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Act on rights abuses: group

Act on rights abuses: group

Regional body says officials changing subject after report.

THE Asian Human Rights Commission (AHRC) has called on the government to address documented rights abuses, arguing that attacks on groups researching human rights are being used to detract attention from its own lack of compliance with international human rights obligations.

"Prime Minister Hun Sen and his government should be reminded that Cambodia is bound by its international human rights obligations under the agreements concluded in Paris in 1991 to end the war in their country," the Hong Kong-based rights group said in a statement Wednesday.

The US State Department's annual human rights report for Cambodia, released in February, detailed a list of rights abuses including extrajudicial killings, forced land evictions, arbitrary arrests and restrictions on the freedom of the press.

The report drew a harsh rebuke from the Ministry of Foreign Affairs, which released a statement March 13 questioning the political motivations of the report and accusing the US of hypocrisy over its alleged torture of detainees at secret jails inside Thailand.

 But the AHRC said the ministry's response, and comments made the following week by Hun Sen, who said NGOs were "working only for salaries" and "fabricat[ing] stories", posed a serious threat to human rights NGOs and their freedom to operate in the Kingdom.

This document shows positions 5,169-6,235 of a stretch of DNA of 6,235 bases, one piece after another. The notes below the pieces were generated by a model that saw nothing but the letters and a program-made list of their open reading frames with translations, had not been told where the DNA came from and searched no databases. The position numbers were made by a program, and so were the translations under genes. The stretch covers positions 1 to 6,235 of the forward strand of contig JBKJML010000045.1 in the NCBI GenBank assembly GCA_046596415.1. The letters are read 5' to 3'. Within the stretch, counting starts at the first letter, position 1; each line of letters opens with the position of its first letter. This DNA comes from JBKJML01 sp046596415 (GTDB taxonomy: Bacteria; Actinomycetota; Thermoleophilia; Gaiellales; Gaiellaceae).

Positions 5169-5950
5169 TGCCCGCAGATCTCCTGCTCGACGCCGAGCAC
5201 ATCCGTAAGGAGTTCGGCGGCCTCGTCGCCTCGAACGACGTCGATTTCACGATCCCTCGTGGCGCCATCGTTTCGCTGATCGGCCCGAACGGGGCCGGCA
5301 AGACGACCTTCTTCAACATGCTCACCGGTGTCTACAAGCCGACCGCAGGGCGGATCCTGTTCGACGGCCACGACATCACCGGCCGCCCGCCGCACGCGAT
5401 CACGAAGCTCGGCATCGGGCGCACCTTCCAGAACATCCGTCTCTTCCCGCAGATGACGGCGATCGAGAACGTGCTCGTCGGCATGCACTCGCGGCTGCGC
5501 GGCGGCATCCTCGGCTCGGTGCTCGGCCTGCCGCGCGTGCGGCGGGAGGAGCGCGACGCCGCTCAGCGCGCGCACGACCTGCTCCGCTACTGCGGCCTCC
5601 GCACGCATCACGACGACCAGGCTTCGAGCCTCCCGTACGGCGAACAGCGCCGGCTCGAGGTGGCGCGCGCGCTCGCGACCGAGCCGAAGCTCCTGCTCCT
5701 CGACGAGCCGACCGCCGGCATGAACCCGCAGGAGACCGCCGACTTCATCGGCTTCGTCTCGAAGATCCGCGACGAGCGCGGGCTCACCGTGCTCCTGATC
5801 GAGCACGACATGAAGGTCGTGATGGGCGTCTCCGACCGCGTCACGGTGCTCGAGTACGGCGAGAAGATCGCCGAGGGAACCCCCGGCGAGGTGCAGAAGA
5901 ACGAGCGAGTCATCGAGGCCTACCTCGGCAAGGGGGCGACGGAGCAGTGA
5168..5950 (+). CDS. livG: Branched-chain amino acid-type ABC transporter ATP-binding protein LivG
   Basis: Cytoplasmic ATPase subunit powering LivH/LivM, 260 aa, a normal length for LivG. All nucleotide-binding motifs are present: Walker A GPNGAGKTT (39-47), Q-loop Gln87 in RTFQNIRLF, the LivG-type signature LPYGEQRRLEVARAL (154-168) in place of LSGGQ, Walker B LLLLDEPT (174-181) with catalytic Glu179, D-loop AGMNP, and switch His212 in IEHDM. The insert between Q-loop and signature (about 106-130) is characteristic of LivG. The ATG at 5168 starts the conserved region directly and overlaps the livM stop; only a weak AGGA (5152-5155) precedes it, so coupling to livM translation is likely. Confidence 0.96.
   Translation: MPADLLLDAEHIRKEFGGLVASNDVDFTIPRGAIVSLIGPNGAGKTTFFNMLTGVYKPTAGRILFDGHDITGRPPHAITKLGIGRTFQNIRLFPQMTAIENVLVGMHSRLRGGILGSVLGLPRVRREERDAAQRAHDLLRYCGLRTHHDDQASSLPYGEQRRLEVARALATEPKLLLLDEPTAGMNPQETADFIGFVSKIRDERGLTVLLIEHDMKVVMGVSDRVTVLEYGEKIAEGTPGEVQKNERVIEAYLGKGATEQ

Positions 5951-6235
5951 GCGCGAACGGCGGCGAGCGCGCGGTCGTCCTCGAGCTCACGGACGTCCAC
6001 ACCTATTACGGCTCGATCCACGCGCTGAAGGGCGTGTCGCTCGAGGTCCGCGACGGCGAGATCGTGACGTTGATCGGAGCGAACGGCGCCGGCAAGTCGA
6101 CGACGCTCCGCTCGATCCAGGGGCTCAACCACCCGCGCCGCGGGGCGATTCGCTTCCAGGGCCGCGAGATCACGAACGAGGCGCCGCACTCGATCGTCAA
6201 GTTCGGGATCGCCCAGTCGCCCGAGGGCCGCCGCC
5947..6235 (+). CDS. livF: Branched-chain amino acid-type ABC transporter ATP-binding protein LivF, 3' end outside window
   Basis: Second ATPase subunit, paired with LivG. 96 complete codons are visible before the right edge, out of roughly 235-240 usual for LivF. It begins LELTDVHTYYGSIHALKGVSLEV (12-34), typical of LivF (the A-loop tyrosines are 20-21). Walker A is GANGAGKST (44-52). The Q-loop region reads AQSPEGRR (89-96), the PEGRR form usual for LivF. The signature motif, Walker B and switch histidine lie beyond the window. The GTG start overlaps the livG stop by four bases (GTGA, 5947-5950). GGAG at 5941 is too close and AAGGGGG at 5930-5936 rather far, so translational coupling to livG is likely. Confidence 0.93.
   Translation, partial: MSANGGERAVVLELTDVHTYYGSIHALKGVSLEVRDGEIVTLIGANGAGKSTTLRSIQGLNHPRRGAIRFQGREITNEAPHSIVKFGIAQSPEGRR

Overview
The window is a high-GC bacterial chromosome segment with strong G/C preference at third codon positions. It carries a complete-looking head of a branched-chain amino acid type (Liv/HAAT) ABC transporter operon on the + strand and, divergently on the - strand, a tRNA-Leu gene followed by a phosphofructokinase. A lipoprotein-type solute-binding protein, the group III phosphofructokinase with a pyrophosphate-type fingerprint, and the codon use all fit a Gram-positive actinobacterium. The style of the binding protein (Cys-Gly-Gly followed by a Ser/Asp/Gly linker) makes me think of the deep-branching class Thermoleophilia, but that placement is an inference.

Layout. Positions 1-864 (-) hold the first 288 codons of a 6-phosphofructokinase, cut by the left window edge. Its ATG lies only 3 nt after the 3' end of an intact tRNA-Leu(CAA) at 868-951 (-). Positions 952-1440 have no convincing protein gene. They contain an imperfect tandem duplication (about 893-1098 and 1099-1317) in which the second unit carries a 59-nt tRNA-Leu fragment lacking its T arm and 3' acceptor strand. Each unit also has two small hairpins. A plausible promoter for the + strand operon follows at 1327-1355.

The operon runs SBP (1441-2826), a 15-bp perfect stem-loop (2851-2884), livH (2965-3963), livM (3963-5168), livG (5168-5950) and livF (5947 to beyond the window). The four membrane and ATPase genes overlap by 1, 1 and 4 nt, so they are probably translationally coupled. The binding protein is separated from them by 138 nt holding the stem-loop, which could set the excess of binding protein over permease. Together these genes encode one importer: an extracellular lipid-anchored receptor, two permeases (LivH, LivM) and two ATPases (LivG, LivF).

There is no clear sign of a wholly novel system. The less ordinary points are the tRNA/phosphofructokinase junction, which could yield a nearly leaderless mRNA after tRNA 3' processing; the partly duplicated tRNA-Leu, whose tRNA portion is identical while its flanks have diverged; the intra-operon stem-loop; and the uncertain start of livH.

"Criticism based on the discovery of what is wrong is simply an exercise of the right to freedom of expression, and this right is one of the fundamental rights guaranteed and protected by the [Constitution]," the statement said.

Thun Saray, president of Cambodian rights group Adhoc, agreed the government should "recognise the truth" about human rights violations and address the issues highlighted in the US government report.

"Not every report is perfect," he said. "But I think if the government denies every report issued, the people will not have a lot of confidence in the seriousness of the government to tackle human rights violations."

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